Five Israeli Journalists Attacked in a Week Reporting From ultra-Orthodox Areas

Testimonies range from property damage to physical assault while reporting on lockdown compliance in defiant ultra-Orthodox communities, but only one suspect arrested

Aaron Rabinowitz
Aaron Rabinowitz
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Aaron Rabinowitz
Aaron Rabinowitz

Journalists from several Israeli networks have reported being attacked in ultra-Orthodox towns and neighborhoods on at least five different occasions in the past week, as tensions in religious communities aggravate over the enforcement of COVID-19 restrictions over the period of Jewish High Holy Days.

The incidents occurred in Jerusalem’s Mea She’arim and Kiryat Belz neighborhoods and in the cities of Bnei Brak and Beit Shemesh. The journalists said they were beaten, chased and cursed.

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To date, police have arrested a suspect in only one incident, but have said they are investigating other cases.

'They tried to gag me'

On Wednesday, Army Radio reporter Shahar Glick filed a police complaint after being attacked by a group of Hasidim in Kiryat Belz. He said he was there to cover a mass event that was taking place – in defiance of coronavirus regulations – at one of the Belz Hasidic sect’s facilities.

An ultra-Orthodox man aged about 30 sat next to him on a bench in the neighborhood’s main street and “asked me whether I’m Shahar Glick,” he recalled. “I said yes. It never entered my head that there were bad intentions behind that question.”

The man then took out his cell phone and showed Glick a tweet he had posted half an hour earlier with a picture of Hasidim dancing in a public park. “He told me I’d filmed enough and now it’s time for me to leave.”

When Glick refused, he signaled to six young men standing nearby, who fell on the reporter and began beating him. Glick said he yelled as loudly as he could, but none of the passersby came to his aid.

“They tried to gag me so I wouldn’t scream and also tried to take my phone” – which they succeeded in doing, he added. They then demanded that he accompany them to a nearby alley, where they removed his identity card from his pocket and photographed it.

“They told me, ‘Now we know your phone number and where you live.’”

Glick said the incident appeared to have been planned in advance. “The man who organized and supervised the attack told me that to get my phone back and get out of there alive, I had to promise not to tell about the attack,” he continued.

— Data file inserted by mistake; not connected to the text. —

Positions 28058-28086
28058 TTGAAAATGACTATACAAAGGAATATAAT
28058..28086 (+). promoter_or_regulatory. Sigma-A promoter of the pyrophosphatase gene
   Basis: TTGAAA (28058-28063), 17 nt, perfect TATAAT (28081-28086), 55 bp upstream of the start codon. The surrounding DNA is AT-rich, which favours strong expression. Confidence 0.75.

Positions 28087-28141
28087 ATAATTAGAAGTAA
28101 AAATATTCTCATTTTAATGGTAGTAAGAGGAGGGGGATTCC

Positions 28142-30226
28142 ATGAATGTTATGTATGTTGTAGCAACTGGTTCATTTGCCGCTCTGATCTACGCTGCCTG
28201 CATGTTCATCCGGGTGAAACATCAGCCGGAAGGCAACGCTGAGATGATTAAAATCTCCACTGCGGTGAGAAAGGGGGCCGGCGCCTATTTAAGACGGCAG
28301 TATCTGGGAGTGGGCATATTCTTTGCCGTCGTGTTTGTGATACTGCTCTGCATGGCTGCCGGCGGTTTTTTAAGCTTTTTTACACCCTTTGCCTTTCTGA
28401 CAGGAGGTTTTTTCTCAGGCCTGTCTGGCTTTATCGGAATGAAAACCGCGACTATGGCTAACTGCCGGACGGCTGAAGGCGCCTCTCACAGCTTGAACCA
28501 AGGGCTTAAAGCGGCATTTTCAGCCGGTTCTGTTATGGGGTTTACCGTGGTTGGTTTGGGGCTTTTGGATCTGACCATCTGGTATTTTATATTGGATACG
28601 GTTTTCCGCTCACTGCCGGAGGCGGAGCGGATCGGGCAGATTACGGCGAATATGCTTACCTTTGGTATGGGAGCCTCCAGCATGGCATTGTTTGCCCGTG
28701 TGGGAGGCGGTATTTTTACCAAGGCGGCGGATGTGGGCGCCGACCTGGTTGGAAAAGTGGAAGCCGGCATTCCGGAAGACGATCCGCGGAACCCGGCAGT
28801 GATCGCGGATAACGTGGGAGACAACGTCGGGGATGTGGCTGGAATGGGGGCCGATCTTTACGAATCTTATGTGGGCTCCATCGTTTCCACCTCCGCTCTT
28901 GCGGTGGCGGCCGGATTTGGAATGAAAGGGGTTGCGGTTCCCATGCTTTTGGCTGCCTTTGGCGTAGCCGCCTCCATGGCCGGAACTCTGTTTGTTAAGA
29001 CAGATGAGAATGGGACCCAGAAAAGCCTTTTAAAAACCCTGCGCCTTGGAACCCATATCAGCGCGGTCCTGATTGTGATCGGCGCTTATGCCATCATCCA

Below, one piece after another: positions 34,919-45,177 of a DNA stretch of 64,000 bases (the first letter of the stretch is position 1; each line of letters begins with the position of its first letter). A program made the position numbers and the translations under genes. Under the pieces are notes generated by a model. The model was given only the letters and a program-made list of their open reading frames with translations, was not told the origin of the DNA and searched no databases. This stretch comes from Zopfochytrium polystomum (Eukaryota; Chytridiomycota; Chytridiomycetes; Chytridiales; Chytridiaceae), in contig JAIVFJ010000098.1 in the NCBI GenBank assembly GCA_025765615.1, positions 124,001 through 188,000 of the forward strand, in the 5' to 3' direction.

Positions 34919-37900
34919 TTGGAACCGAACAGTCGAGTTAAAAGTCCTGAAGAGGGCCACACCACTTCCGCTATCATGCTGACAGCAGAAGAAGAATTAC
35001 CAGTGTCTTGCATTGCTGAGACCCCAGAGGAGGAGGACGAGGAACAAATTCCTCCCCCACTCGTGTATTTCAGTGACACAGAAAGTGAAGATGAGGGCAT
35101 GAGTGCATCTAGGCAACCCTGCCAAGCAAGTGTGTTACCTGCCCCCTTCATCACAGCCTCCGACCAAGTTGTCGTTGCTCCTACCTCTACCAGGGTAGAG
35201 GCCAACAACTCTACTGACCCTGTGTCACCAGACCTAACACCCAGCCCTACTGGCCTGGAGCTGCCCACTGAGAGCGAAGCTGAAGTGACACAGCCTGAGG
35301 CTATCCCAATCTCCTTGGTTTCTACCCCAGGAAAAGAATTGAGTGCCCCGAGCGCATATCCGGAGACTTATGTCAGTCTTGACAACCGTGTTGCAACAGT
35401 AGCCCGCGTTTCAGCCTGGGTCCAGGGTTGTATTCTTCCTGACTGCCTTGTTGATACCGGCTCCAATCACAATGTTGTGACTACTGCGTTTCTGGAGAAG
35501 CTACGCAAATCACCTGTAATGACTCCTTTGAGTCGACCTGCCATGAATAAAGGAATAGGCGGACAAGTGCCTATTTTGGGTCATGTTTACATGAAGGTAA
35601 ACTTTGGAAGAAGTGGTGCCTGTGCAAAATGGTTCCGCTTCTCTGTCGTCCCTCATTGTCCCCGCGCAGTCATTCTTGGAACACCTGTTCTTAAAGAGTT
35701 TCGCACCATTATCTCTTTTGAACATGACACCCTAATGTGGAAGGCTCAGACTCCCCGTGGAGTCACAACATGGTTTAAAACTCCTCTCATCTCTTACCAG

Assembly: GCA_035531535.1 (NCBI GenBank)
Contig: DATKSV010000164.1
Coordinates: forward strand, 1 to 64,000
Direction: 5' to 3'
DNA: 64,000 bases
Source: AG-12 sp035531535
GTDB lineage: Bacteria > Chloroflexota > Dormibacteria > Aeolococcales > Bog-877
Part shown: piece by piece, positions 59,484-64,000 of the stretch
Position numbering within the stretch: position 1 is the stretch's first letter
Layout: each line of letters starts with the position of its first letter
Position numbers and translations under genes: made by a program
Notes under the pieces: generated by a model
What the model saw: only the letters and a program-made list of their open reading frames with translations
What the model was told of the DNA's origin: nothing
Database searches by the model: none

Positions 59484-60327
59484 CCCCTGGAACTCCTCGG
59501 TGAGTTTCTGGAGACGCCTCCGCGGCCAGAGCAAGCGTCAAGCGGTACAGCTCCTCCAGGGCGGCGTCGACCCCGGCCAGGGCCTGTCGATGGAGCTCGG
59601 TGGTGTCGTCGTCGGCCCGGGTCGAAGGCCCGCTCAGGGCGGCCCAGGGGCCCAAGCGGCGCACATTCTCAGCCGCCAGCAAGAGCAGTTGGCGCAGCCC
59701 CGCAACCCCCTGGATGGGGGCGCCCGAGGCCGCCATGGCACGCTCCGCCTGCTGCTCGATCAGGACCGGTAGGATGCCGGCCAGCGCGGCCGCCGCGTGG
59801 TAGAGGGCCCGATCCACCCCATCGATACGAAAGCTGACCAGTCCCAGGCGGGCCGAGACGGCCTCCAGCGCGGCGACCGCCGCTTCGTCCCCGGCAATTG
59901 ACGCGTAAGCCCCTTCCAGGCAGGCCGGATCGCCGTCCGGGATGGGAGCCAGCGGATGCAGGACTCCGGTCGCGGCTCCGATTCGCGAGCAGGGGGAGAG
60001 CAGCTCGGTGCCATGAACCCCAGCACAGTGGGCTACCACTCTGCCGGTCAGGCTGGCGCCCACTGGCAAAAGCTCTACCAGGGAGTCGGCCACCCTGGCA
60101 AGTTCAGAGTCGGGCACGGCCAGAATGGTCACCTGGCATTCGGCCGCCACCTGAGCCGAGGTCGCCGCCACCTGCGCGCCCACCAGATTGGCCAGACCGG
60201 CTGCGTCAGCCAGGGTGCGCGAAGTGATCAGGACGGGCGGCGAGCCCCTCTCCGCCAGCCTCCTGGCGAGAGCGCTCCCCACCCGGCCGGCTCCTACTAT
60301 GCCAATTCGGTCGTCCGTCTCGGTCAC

The man demanded that Glick show him his phone to prove that he hadn’t reported the incident to anyone. When Glick said he had already written to an Army Radio colleague to say he was being threatened, the Hasid demanded that Glick write the colleague again and say everything was fine.

The men released him only after he sent that message and promised not to tell anyone about the incident, he said. They also threatened unspecified consequences if the story was published.

Glick then left the neighborhood and found a police patrol car and an ambulance waiting just outside. They had apparently been summoned by neighborhood residents.

Police said they viewed any form of violence severely and had opened an investigation upon receiving Glick’s complaint. The investigation has only just begun, the statement added, but they will do everything necessary to bring the perpetrators to justice.

'The first time I’ve felt unsafe in Jerusalem'

The reported attacks come against the backdrop of clashes between the police and ultra-Orthodox communities over the implementation of a government lockdown during the Jewish holidays, with Sukkot on Friday the latest to prompt concern among the authorities. 

Ittai Shickman, a reporter for the public broadcaster Kan, was attacked in Bnei Brak on Wednesday along with the photographer who accompanied him. Dozens of children chased them as they were covering a mass event led by Rabbi Chaim Kanievsky, and later, the children also attacked their car.

“We tried to get into the car and flee,” Shickman wrote. “Ultimately, it ended with property damage only. But it’s not clear we’ll be so lucky next time.”

Police responded that they had been deployed in the area throughout the event, which they allowed to take place under a previously reached agreement while also working “to keep the peace and uphold the regulations. We’d like to make clear that the reporter arrived after the ceremony ended and after the police had left.”

Also on Wednesday, reporter Liran Tamari from local news website Mynet was attacked while covering disturbances of the peace in Mea She’arim. He narrowly avoided a glass bottle which was thrown at him. 

Meanwhile, Pierre Klochendler, a reporter for the i24 TV network, and a photographer accompanying him were attacked by a group of ultra-Orthodox men in Beit Shemish’s Heftziba neighborhood on Wednesday. The men also pelted stones at their car and broke one of the windows.

Later that day, police arrested a 20-year-old man on suspicion of involvement in both that incident and an incident on Tuesday in which a soldier was attacked in the same neighborhood.

In a further incident on Sunday, Yossi Eli, a reporter for Channel 13 television, was attacked while covering disturbances of the peace near Jerusalem’s Shabbat Square. Children kicked his car, and later, someone broke the windows.

“When an angry mob comes at you, you run for your life,” he wrote on Twitter afterward. “This is the first time I’ve ever felt unsafe in the streets of Jerusalem.”

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